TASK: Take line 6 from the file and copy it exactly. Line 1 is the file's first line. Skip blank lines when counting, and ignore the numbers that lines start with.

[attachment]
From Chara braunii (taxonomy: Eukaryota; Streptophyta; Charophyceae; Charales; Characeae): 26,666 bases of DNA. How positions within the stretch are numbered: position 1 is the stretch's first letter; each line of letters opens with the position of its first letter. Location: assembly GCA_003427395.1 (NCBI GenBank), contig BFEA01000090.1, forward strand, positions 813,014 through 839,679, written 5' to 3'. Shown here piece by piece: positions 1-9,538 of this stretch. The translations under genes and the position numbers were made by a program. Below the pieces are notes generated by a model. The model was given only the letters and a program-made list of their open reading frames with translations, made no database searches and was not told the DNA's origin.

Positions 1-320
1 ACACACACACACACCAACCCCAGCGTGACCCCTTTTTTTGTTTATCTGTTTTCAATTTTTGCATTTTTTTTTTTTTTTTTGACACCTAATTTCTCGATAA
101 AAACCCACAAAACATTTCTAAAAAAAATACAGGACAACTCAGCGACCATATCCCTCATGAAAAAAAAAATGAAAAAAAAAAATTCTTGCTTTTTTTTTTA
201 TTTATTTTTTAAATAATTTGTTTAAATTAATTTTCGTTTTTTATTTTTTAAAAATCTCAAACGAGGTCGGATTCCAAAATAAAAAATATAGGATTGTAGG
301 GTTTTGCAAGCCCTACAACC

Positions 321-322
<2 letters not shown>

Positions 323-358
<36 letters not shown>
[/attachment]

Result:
301 GTTTTGCAAGCCCTACAACC